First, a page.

Enjoy the strategic location of the Inca Citadel of Machu Picchu and the surrounding lush canyon from the different angle view points of Huayna Picchu Mt, the Sun Gate, Machu Picchu Mt, the Llactapata Inca ruins, Putukusi Mt and the Inca bridge section……
Those who are doing the Inca Trail will see Machu Picchu for the first time from the Sun Gate! This is one of the highlights of the trail and a big reason why so many people choose the Inca Trail hike. Those doing the Alternative treks arrive at Machu Picchu from Aguas Calientes, stay a night in a hotel and take the shuttle bus to Machu Picchu at 5:30am to enjoy the sunrise.
Please have a look at the optional hikes and things to do at Machu Picchu provided below.
Huayna Picchu which translated from Quechua means Young Mountain, is located at 2,667m/8,750ft above sea level and is apart of the Andean foothills bordering the Amazon. Huayna Picchu is well known for being part of the vast majority of the panoramic photos of Machu Picchu. On Huayna Picchu you may see some archeological sites, including the Temple of the Moon, built in a natural cave. At the top of Huayna Picchu there are small terraces and some buildings that were a part of an astronomical observatory and is a point of guardianship to the citadel.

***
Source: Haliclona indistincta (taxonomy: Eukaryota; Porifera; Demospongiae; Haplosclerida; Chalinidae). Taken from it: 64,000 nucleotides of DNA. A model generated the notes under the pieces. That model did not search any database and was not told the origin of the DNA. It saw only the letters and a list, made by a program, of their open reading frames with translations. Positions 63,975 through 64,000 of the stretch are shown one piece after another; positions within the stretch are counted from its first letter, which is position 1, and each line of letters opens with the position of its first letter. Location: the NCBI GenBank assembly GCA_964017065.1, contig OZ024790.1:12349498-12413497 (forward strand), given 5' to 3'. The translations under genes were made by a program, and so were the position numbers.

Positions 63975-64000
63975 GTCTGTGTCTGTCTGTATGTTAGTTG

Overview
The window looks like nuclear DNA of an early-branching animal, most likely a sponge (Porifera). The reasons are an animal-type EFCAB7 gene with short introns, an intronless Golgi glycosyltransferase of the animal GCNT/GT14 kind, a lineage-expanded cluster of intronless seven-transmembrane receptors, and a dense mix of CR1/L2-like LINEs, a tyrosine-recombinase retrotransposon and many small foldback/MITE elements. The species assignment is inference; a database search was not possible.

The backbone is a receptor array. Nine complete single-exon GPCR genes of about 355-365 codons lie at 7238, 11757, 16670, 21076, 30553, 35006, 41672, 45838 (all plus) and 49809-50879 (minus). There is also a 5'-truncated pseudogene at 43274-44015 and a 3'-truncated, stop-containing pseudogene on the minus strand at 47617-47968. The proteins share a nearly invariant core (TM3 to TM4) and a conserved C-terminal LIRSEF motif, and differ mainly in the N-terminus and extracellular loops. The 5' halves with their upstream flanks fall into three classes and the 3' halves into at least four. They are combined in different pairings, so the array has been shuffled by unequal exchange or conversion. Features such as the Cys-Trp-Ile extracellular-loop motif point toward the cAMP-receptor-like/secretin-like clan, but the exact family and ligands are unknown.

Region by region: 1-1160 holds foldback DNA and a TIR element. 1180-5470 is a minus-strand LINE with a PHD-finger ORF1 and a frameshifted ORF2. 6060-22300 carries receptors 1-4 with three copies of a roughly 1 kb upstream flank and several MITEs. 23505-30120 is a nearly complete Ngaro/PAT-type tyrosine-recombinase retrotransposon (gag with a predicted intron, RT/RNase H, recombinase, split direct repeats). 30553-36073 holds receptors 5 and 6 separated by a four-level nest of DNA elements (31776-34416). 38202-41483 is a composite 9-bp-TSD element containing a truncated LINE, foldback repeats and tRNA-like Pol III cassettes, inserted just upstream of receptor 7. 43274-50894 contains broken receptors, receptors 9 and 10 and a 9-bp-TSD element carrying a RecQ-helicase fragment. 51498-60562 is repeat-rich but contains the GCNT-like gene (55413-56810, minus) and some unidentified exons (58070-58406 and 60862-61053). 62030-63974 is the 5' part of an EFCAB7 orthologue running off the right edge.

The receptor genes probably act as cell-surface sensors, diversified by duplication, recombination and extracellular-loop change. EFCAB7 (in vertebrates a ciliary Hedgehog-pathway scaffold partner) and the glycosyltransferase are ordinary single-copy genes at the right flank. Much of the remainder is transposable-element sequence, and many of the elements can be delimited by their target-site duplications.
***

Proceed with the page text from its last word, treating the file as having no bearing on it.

***The climb to Huayna Picchu is steep and can be slippery when wet. Please evaluate your ability to climb it before booking.
***The two extra mountain hikes options within the Machu Picchu complex that do not include a guide. The climb is usually done on your own after you tour of the Machu Picchu citadel. If you require a guide, please request in advance. There is an extra charge for this extra service.
***You must always respect the scheduled entrance times between 7 to 8am or 10 to 11am. If you arrive 5 minutes late you will not be allowed to enter!
Yes! Its limited to 400 hikers a day, so you will need to plan early to book the extra hike. Especially for Huayna Picchu, you should book at least 2 to 3 months in advance. We will purchase the permit for you with your trek if entrance tickets are available.
Schedules for hiking up to Huayna Picchu:
First schedule: 7 – 8 AM
Second schedule: 10 – 11 AM
***This is the time you start the hike. It takes approximately 45 minutes to reach the top of Huayna Picchu, take some photos and 45 minutes down.
The price for Huayna Picchu is an extra cost: US$75 per person
The great Machu Picchu Mountain rises more than 652m/2,139ft above the Sacred Citadel of Machu Picchu and is located 3,082 meters above sea level. It offers some breathtaking views of Machu Picchu, a unique perspective like no other place in the world. The trailhead is located at the base of the Inca City of Machu Picchu.
Thousands are drawn everyday by the energy emanating from the earth at Machu Picchu, which is considered sacred to the Inca civilization. Machu Picchu Mountain’s summit was used by Inca priests to perform rituals on special dates.